- The Washington Times - Wednesday, September 12, 2018

FAIRFAX, Va. — The “rule of three” is poetic and tidy, but it doesn’t always apply.

After the Washington Capitals hoisted the Stanley Cup in June and the Washington Valor pulled off an upset win in the ArenaBowl in July, the Washington Mystics had a chance to deliver the third trophy of the summer to the nation’s capital.

Instead, the Seattle Storm swept the Mystics and won their third WNBA title with a 98-82 Game 3 win Wednesday night at EagleBank Arena at George Mason University.

The best season in Mystics franchise history ended in heartbreak. It was their first Finals appearance and Wednesday was their first time hosting a Finals game, with a sellout crowd of 9,164 in the building. They were trying to become the first team to come back down 2-0 in the Finals to win the series.

Some teams on the wrong end of championship results will say the season was a failure because the goal was to win it. That sentiment had no place in the Mystics’ locker room after the loss, not for coach Mike Thibault — the WNBA’s winningest coach who once again fell short of finally winning his first title — and not for his players.

“You can’t be unsuccessful if you’re in the Finals,” Kristi Toliver said. “We have to think big-picture. This team made a lot of great strides from last year to this year.”

“I posted on the board for my team in training camp one of the preseason predictions that was out there,” Thibault recalled. “It was putting us seventh or eighth, I can’t remember. And our team took a look at that and said, ‘Hell no.’”

Elena Delle Donne (23 points) and Toliver (22 points) carried the Mystics in scoring, but the team could not contain regular-season and Finals MVP Breanna Stewart, who posted 30 points and eight rebounds, and Natasha Howard, who tallied 29 points and 14 boards.

The Storm built a 46-30 halftime lead thanks to a dominant, 21-10 run in the final six minutes of the second quarter. Washington missed seven 3-pointers in that period and shot just 29.7 percent from the floor in the half.

In the third, starting center LaToya Sanders made a heroic dive to save a ball heading out of bounds, allowing Toliver to scoop it up and score. But Sanders injured her ankle on the play and had to be carried to the locker room by two Washington staff members, done for the night.

“You’re taking a starter out of the lineup who was playing pretty well, had a good start to the second half,” Thibault said. “She turned her ankle pretty good stepping off the edge of the floor going for the loose ball.”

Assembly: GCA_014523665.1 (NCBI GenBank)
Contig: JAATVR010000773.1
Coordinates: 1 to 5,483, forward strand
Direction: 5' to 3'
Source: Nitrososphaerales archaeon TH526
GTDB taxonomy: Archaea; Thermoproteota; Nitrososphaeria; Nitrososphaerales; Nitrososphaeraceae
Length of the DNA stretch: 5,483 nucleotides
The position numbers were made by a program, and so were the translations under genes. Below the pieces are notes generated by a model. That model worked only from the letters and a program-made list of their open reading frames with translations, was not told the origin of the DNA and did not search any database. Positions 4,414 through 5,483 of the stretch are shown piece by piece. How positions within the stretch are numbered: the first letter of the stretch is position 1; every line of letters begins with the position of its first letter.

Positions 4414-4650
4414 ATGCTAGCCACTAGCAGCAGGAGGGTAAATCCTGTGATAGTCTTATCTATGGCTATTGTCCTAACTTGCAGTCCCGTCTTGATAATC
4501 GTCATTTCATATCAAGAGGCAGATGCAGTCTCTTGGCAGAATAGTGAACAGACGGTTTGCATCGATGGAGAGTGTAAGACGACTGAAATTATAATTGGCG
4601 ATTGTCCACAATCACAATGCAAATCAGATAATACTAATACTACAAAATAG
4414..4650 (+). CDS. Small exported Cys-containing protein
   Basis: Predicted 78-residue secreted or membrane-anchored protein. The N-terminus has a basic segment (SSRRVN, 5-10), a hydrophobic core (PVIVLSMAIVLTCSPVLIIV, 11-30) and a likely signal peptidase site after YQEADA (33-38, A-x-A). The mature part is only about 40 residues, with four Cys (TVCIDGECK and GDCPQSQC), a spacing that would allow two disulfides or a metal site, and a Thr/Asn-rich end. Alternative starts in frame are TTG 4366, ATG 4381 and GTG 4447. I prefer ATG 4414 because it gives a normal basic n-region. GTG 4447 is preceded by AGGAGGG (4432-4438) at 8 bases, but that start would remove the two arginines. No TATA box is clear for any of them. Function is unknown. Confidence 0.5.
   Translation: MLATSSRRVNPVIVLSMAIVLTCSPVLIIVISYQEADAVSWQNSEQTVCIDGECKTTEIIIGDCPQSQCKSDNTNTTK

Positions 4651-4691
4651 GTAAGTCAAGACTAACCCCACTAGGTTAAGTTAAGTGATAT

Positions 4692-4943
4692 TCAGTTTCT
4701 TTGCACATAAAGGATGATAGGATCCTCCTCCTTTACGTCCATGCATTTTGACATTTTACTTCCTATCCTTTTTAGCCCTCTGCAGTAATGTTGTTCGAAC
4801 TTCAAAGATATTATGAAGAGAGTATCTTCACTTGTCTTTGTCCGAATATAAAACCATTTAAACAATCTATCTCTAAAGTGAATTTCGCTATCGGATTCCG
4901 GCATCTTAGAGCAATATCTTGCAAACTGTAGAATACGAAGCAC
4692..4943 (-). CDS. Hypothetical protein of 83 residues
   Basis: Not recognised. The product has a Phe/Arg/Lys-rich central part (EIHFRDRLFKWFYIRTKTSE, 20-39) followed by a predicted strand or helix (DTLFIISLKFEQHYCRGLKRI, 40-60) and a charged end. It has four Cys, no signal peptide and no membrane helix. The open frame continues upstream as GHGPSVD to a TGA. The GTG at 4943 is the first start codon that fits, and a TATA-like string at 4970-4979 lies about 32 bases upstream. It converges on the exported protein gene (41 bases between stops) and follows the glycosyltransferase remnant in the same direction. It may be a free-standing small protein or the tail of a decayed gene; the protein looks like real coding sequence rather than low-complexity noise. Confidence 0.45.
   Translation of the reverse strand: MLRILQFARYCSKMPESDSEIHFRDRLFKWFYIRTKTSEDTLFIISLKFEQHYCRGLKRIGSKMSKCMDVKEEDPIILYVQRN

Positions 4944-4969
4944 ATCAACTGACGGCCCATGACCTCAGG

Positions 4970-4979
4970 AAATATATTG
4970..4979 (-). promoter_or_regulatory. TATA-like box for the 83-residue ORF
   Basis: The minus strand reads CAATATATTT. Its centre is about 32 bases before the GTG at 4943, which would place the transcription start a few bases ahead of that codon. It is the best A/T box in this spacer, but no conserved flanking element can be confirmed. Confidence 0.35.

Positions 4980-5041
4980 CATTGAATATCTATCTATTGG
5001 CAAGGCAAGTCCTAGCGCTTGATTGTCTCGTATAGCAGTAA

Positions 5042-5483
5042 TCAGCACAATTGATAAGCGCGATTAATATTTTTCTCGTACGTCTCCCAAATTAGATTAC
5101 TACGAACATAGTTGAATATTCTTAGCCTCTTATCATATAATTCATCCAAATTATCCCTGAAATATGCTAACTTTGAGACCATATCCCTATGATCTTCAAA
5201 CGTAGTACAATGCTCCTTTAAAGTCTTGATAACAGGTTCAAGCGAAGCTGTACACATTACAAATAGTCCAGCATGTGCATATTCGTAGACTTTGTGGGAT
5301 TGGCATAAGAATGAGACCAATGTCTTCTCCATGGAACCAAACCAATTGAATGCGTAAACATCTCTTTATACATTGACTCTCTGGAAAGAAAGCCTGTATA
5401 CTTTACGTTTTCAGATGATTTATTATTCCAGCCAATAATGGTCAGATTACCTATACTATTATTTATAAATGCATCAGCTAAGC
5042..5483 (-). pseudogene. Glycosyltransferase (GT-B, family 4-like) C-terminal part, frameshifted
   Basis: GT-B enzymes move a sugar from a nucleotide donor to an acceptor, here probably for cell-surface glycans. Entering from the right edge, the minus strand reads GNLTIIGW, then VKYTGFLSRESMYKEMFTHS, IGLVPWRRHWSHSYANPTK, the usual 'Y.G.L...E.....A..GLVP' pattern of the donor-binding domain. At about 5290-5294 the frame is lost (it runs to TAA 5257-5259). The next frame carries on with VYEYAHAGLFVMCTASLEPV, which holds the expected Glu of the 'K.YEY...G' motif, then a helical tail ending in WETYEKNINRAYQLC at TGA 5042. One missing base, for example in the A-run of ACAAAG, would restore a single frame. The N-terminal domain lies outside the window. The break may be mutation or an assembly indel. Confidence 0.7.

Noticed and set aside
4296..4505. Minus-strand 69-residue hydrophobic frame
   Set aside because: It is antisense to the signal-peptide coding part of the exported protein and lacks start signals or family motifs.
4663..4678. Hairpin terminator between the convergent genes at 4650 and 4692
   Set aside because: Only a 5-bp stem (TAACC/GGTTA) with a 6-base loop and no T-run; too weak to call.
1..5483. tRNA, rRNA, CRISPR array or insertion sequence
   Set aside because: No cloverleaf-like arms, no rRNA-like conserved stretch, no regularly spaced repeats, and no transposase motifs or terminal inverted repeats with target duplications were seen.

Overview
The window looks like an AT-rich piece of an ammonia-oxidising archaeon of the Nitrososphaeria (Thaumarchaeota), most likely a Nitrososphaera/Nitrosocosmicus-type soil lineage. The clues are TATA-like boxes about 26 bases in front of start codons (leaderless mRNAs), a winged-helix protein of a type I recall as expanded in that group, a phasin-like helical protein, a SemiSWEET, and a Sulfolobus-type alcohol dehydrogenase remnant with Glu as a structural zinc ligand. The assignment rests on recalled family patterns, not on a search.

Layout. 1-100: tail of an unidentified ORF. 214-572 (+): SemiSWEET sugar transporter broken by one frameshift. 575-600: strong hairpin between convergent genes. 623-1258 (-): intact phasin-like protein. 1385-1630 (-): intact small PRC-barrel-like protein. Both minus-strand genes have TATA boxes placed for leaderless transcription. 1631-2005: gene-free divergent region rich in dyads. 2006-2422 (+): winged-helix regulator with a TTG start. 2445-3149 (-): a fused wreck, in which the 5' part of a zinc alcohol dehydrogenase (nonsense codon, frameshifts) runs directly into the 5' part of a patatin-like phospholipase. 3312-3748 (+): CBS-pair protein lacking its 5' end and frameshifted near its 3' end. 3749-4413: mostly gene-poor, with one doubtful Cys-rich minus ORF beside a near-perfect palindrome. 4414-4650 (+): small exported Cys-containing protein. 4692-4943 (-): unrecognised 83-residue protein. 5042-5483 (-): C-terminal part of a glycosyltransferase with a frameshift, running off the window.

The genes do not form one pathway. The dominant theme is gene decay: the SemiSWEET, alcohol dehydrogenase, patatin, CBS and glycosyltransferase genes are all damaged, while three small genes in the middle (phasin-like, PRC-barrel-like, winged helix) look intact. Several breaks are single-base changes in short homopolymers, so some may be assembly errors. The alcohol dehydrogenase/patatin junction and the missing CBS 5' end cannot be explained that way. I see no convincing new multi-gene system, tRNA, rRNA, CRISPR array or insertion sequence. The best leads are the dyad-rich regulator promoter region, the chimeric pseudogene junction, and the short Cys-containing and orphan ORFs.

It got out of hand before long. Sloppy passing led to five steals allowed and eight more “bad pass” turnovers for the Mystics, and they did not play tight enough perimeter defense against a Storm team that shot 13-for-26 from the arc.

The Mystics looked poised for a fourth-quarter comeback by opening the period on an 11-1 run, with Delle Donne scoring the first six points. The score became as narrow as 72-67, but soon Stewart made a jumper and drew a foul from Delle Donne. The three-point play sparked Seattle to pull away.

Delle Donne injured her left knee two weeks ago in the league semifinals against Seattle and did not put in a dominant performance ever since returning to the court. Washington refused to use her bone bruise as an excuse, but with the season over, the star forward expounded on her limitations.

“I unfortunately wasn’t able to practice a lot in the moments that we had off,” Delle Donne said. “I was trying to kind of figure out my go-to moves as games were going on and just try to get comfortable finding different ways. I’m a very left-footed player. I like to push off one leg in floaters, step-backs, all that off my left leg.”

The post-game locker room scene was a brief moment.

“I just talked to them about how proud I was of them and the things that we can do, briefly, that we can do to get better,” Thibault said. “Where we were picked and where we ended up, they should be excited about, and they should be excited about the future.”

The players, meanwhile, saved what they had to say for Thursday’s season-ending exit meeting.

“I think this is a time that you just reflect,” Toliver said. “We all know that we’re happy and we’re proud of where we were at, but we want to be better and I don’t think you have to say that. I think everybody knows.”

Seattle coach Dan Hughe praised the Mystics in his opening statement to reporters.

“The team that we played in their own way are champions,” he said. “You watch (Delle Donne and Toliver). They embody this league in the most positive ways.”

All that’s missing is the hardware. The championship trophy has eluded the Mystics for their 21 seasons of existence. Unluckily, in the Finals they ran into an elite team, the top playoff seed who finished 26-8 in the regular season and starred Stewart and legendary point guard Sue Bird.

It didn’t dim their view of how well 2018 went up until the final round.

“Everybody else in the league wishes they were playing tonight,” Toliver said. “We’re very aware of that. I’m thankful that we were here and know that we can improve, so we will.”


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